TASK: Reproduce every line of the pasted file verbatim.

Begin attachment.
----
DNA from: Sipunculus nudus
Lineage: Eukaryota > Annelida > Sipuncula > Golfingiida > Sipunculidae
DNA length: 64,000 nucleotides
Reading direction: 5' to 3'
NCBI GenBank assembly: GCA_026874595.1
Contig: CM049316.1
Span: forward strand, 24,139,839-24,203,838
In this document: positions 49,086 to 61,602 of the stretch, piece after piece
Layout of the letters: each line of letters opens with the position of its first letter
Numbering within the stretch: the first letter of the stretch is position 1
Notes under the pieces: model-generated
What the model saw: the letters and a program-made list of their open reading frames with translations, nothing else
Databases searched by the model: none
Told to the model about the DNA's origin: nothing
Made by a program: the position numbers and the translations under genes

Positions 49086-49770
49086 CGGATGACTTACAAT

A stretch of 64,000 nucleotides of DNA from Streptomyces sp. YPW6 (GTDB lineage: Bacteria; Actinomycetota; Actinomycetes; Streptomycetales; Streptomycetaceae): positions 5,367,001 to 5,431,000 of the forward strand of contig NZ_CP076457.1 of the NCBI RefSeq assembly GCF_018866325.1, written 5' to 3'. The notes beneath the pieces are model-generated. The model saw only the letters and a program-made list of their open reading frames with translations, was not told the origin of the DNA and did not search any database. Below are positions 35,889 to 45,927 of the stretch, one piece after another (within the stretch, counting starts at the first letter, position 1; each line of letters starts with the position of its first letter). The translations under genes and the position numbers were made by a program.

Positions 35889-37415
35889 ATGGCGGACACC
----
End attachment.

DNA from: Sipunculus nudus
Lineage: Eukaryota > Annelida > Sipuncula > Golfingiida > Sipunculidae
DNA length: 64,000 nucleotides
Reading direction: 5' to 3'
NCBI GenBank assembly: GCA_026874595.1
Contig: CM049316.1
Span: forward strand, 24,139,839-24,203,838
In this document: positions 49,086 to 61,602 of the stretch, piece after piece
Layout of the letters: each line of letters opens with the position of its first letter
Numbering within the stretch: the first letter of the stretch is position 1
Notes under the pieces: model-generated
What the model saw: the letters and a program-made list of their open reading frames with translations, nothing else
Databases searched by the model: none
Told to the model about the DNA's origin: nothing
Made by a program: the position numbers and the translations under genes

Positions 49086-49770
49086 CGGATGACTTACAAT

A stretch of 64,000 nucleotides of DNA from Streptomyces sp. YPW6 (GTDB lineage: Bacteria; Actinomycetota; Actinomycetes; Streptomycetales; Streptomycetaceae): positions 5,367,001 to 5,431,000 of the forward strand of contig NZ_CP076457.1 of the NCBI RefSeq assembly GCF_018866325.1, written 5' to 3'. The notes beneath the pieces are model-generated. The model saw only the letters and a program-made list of their open reading frames with translations, was not told the origin of the DNA and did not search any database. Below are positions 35,889 to 45,927 of the stretch, one piece after another (within the stretch, counting starts at the first letter, position 1; each line of letters starts with the position of its first letter). The translations under genes and the position numbers were made by a program.

Positions 35889-37415
35889 ATGGCGGACACC